Ekenazi Health pediatrician
During this more difficult than usual cold and flu season, many of us have felt ill and asked ourselves these familiar questions: Should I go to the drugstore to buy an over-the-counter remedy, go to my doctor or an urgent care center to get an anti-flu medication, or would I be better served staying home drinking fluids, resting and taking medicine for fever and pain?
It is important to understand viruses like the flu to help you decide how to deal with a potentially serious situation.
You can ease the misery at home by drinking lots of fluids, ingesting some hot soup or herb tea with honey and getting plenty of rest. You’ll also want to humidify the air. Try a warm compress over your forehead and nose to relieve headache or sinus pain, and battle a sore throat with cough drops, throat lozenges and honey, which can also be effective at easing a troubling cough.
To open clogged airways, bring a pot of water to a boil and remove it from the heat. Drape a towel over your head, close your eyes, and lean over the water under the “tent,” breathing deeply through your nose for 30 seconds.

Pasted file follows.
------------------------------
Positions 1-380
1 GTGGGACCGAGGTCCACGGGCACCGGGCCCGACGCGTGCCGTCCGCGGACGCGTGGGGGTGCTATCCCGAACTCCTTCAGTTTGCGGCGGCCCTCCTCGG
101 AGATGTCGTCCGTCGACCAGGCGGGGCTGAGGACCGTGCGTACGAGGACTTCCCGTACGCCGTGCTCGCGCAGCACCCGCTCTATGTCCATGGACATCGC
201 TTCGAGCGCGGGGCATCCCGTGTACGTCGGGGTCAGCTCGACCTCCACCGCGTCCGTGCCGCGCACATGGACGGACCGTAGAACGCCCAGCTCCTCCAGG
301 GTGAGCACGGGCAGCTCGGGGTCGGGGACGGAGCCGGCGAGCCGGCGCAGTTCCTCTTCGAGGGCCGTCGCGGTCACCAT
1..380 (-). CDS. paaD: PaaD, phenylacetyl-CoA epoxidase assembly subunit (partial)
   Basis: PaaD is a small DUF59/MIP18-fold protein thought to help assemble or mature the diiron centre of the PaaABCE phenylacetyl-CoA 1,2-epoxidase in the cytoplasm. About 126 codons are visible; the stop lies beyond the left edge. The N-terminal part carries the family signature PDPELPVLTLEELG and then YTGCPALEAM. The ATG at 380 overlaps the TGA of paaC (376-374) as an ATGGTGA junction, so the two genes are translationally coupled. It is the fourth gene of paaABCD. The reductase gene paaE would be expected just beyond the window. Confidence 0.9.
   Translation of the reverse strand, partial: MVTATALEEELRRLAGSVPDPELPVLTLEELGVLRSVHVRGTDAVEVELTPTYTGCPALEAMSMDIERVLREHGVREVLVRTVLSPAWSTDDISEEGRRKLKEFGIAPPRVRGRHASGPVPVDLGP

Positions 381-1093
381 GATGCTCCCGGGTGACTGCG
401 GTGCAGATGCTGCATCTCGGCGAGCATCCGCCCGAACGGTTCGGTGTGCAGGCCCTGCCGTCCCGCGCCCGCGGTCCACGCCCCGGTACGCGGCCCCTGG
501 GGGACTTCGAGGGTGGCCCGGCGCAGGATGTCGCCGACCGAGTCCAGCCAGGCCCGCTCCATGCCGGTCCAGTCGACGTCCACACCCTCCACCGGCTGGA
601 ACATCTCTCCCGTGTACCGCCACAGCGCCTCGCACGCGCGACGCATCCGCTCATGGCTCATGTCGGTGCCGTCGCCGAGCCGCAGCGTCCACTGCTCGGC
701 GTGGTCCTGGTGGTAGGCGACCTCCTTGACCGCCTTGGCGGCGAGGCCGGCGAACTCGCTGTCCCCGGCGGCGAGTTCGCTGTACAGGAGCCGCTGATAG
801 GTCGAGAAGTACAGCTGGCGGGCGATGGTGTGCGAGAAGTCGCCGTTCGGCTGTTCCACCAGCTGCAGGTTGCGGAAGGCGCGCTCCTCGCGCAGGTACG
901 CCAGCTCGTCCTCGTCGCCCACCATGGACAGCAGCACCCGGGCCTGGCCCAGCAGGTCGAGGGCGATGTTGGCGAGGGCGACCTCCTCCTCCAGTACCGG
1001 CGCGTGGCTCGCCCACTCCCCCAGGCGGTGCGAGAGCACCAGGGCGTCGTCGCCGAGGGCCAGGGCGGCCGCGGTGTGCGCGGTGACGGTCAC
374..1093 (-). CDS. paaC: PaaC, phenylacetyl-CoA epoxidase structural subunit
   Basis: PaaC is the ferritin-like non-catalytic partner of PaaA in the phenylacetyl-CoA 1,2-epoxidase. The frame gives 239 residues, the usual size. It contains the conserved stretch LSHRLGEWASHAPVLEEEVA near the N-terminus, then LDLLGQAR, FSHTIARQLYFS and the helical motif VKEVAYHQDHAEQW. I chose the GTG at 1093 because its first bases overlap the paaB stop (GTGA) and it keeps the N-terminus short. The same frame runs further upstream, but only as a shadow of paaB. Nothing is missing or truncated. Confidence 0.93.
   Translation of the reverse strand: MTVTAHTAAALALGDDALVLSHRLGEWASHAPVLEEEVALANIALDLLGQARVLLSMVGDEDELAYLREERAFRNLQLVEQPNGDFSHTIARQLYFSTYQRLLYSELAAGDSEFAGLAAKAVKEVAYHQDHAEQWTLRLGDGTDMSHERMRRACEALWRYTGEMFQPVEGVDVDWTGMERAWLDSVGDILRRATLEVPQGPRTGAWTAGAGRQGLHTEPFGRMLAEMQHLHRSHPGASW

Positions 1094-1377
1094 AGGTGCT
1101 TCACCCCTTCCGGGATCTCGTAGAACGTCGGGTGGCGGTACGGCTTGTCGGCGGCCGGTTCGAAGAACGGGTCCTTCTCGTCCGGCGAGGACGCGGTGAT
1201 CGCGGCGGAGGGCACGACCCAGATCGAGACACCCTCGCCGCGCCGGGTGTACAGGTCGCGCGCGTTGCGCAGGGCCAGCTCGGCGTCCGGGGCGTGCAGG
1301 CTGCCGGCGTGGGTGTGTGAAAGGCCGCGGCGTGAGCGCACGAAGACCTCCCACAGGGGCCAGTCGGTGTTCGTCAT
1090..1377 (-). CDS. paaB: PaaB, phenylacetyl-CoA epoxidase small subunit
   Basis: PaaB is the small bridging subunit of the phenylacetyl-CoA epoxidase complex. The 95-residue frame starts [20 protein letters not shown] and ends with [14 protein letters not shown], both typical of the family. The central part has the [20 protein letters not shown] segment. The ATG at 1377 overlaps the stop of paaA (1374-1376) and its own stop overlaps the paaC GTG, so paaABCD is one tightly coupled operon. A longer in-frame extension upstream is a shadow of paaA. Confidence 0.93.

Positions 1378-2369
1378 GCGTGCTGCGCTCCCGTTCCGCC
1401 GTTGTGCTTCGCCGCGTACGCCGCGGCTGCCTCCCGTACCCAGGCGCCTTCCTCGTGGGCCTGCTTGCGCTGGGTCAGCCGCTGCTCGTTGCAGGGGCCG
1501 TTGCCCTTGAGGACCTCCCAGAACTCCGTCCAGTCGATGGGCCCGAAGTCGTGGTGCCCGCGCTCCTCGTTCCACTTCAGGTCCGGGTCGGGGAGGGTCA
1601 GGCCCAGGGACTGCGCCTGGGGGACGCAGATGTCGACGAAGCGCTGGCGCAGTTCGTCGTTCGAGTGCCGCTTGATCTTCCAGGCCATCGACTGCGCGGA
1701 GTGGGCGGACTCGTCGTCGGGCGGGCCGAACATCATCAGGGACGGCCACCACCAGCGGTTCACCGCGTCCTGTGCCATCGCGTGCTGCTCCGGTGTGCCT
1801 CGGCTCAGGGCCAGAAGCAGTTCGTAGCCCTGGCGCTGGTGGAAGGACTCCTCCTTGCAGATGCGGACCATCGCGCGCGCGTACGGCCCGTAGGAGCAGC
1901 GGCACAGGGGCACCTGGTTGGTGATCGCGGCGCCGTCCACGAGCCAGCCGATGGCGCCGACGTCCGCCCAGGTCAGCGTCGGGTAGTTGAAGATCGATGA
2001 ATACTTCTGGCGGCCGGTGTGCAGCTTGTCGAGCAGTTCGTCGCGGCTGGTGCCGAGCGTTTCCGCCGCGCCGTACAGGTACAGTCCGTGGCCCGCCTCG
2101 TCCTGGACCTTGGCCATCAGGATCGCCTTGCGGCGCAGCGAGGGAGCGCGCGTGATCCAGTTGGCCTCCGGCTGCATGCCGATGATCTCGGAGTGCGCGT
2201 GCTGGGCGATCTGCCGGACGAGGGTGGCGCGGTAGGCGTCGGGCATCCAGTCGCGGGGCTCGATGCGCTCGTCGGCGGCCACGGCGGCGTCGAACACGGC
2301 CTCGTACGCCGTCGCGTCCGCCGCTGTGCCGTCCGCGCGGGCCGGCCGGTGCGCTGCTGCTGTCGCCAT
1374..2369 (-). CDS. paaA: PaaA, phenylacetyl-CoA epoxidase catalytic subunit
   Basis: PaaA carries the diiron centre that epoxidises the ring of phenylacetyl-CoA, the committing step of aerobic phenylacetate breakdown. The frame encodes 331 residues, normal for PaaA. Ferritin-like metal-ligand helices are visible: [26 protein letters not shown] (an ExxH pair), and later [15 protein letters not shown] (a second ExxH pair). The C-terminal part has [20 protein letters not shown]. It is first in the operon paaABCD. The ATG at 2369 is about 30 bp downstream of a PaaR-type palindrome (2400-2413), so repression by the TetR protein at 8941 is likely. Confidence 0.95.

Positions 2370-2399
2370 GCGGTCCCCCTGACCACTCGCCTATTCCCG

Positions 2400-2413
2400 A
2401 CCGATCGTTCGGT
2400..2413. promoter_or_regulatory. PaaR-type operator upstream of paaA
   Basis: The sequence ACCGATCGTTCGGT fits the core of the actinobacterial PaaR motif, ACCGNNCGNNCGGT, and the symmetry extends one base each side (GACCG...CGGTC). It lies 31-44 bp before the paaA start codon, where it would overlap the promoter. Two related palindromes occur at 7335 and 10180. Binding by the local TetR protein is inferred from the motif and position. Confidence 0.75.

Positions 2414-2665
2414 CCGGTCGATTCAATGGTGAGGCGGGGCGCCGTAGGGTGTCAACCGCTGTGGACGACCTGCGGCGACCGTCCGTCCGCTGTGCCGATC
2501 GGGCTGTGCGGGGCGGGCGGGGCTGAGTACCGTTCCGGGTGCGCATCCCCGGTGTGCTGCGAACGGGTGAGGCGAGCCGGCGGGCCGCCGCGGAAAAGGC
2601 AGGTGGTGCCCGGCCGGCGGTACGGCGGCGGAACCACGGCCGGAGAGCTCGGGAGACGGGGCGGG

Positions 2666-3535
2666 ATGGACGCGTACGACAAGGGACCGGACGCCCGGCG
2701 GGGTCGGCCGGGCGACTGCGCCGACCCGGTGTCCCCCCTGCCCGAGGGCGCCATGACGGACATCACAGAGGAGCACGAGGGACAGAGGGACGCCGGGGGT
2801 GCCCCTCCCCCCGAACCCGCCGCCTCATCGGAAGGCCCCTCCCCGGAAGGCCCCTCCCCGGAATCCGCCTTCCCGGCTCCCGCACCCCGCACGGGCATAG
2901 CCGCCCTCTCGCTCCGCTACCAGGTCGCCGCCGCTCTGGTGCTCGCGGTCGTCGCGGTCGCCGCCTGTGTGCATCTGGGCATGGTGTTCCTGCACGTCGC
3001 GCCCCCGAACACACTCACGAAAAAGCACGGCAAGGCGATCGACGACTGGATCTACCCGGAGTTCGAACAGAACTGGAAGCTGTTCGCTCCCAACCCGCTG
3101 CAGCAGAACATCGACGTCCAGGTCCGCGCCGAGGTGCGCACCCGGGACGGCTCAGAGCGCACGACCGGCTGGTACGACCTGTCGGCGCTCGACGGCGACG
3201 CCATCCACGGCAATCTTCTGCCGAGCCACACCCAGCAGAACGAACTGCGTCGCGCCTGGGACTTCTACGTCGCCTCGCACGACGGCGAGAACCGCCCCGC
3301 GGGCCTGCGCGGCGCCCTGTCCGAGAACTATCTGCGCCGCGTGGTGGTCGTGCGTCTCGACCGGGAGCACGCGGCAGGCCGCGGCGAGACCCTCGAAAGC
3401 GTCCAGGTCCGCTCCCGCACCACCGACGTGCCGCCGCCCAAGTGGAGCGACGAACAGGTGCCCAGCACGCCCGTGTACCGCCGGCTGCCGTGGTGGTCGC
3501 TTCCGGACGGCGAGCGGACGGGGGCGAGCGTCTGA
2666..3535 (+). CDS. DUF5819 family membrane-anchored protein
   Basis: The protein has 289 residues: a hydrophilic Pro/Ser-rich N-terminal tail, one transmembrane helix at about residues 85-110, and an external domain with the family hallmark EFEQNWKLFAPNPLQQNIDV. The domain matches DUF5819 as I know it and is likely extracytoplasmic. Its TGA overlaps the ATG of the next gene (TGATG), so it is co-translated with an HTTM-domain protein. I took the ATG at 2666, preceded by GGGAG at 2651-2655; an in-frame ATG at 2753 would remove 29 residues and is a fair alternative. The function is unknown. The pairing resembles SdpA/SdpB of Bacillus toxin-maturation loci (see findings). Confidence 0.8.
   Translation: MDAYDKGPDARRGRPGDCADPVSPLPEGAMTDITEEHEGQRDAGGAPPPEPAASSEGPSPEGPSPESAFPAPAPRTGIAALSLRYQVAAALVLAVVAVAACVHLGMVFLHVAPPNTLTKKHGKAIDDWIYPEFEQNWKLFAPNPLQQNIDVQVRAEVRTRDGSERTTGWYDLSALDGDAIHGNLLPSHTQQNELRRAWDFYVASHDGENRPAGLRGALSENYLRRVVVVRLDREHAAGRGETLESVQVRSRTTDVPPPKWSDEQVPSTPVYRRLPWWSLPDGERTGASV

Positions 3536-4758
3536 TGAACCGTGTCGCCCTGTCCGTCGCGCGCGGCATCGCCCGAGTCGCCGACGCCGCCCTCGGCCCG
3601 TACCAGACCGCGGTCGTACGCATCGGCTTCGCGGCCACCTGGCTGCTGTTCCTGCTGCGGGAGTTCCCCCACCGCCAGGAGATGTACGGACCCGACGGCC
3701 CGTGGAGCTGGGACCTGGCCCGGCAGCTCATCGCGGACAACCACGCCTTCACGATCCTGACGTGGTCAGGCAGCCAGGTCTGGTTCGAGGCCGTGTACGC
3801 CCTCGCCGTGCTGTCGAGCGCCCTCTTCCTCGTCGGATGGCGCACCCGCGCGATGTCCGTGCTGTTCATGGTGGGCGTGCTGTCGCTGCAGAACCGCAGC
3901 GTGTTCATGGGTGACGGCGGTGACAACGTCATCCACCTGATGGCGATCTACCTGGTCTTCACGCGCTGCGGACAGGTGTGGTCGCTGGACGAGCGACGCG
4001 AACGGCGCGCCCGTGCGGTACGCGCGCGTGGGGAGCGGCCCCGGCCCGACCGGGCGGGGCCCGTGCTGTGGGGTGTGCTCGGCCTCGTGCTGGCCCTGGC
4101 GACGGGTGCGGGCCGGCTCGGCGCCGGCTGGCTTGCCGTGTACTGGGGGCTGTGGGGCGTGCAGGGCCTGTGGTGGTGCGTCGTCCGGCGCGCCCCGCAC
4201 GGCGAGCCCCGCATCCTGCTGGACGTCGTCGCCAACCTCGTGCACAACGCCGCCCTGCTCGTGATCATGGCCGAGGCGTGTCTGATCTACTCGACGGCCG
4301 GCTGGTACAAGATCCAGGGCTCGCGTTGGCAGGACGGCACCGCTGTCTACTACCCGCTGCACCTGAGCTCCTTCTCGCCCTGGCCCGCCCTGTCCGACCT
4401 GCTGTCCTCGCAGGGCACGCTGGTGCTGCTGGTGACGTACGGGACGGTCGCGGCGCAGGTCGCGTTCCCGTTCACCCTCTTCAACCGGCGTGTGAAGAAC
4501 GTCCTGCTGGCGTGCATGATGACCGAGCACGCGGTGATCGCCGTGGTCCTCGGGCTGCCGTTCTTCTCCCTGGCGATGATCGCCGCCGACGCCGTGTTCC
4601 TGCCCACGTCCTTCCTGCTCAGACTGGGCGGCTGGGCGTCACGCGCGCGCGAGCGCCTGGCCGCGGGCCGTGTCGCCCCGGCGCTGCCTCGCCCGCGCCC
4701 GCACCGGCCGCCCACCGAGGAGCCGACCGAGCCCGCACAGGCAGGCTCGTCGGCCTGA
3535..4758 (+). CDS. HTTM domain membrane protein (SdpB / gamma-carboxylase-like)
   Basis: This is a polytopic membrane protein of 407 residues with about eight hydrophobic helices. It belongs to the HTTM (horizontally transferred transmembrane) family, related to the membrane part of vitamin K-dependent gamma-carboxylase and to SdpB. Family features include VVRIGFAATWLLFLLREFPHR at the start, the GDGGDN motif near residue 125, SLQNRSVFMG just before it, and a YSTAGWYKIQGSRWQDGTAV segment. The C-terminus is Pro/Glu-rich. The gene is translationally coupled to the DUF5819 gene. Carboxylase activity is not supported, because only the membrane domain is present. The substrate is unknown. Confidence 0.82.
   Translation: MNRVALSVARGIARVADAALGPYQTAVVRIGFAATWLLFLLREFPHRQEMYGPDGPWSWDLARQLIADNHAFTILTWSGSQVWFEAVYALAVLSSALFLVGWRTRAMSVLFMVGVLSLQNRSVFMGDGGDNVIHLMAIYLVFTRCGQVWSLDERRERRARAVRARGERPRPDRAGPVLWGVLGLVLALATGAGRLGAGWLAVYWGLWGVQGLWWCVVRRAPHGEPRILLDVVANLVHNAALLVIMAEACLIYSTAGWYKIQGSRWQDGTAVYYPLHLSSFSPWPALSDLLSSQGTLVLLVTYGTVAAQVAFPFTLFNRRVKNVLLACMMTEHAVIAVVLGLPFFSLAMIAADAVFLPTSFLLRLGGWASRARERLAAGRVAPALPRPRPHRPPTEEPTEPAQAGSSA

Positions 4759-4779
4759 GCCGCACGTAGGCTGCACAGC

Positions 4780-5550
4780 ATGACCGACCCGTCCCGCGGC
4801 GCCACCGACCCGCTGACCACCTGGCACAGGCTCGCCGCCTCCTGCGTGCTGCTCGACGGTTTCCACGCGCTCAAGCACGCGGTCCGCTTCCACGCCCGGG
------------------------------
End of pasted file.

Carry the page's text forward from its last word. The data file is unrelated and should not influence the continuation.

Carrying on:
If you live alone and have a family member or friend who has offered to check in on you and make sure you have everything you need, welcome their generosity with open arms. Their kindness and personal touch will be a tremendous comfort to you.
If you are having problems breathing, extreme discomfort, holding down or taking in liquids or noticing a decrease in your urine output, you should seek care immediately. A health-care provider may prescribe Tamiflu to help decrease the symptoms of influenza if it is within 48 hours of developing the infection.
If your symptoms are severe enough that you decide to go to your doctor, an urgent care clinic or the emergency room, it’s a good idea to bring a list of all the medications you take, including over-the-counter medicine, vitamins and supplements. This list should include how much of each medication you take as well as how often you take it, in addition to a list of allergies.
If you are in need of a pediatrician for your child or a primary care physician for yourself, please call 317-880-8687 or visit www.eskenazihealth.edu/doctors.